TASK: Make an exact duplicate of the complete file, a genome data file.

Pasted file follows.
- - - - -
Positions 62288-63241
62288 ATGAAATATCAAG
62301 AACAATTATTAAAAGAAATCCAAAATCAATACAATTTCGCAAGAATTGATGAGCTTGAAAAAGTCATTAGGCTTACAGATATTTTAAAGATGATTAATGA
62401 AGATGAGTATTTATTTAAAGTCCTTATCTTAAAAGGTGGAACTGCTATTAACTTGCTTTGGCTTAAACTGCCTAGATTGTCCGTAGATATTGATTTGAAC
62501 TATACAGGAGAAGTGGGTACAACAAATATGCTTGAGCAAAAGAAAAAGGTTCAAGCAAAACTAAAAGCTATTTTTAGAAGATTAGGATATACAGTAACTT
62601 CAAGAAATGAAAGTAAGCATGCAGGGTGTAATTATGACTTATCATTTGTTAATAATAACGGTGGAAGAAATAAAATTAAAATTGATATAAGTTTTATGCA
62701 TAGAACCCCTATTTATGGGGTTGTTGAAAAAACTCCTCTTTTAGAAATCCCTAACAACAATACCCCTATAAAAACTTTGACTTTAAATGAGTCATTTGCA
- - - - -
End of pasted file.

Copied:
Positions 62288-63241
62288 ATGAAATATCAAG
62301 AACAATTATTAAAAGAAATCCAAAATCAATACAATTTCGCAAGAATTGATGAGCTTGAAAAAGTCATTAGGCTTACAGATATTTTAAAGATGATTAATGA
62401 AGATGAGTATTTATTTAAAGTCCTTATCTTAAAAGGTGGAACTGCTATTAACTTGCTTTGGCTTAAACTGCCTAGATTGTCCGTAGATATTGATTTGAAC
62501 TATACAGGAGAAGTGGGTACAACAAATATGCTTGAGCAAAAGAAAAAGGTTCAAGCAAAACTAAAAGCTATTTTTAGAAGATTAGGATATACAGTAACTT
62601 CAAGAAATGAAAGTAAGCATGCAGGGTGTAATTATGACTTATCATTTGTTAATAATAACGGTGGAAGAAATAAAATTAAAATTGATATAAGTTTTATGCA
62701 TAGAACCCCTATTTATGGGGTTGTTGAAAAAACTCCTCTTTTAGAAATCCCTAACAACAATACCCCTATAAAAACTTTGACTTTAAATGAGTCATTTGCA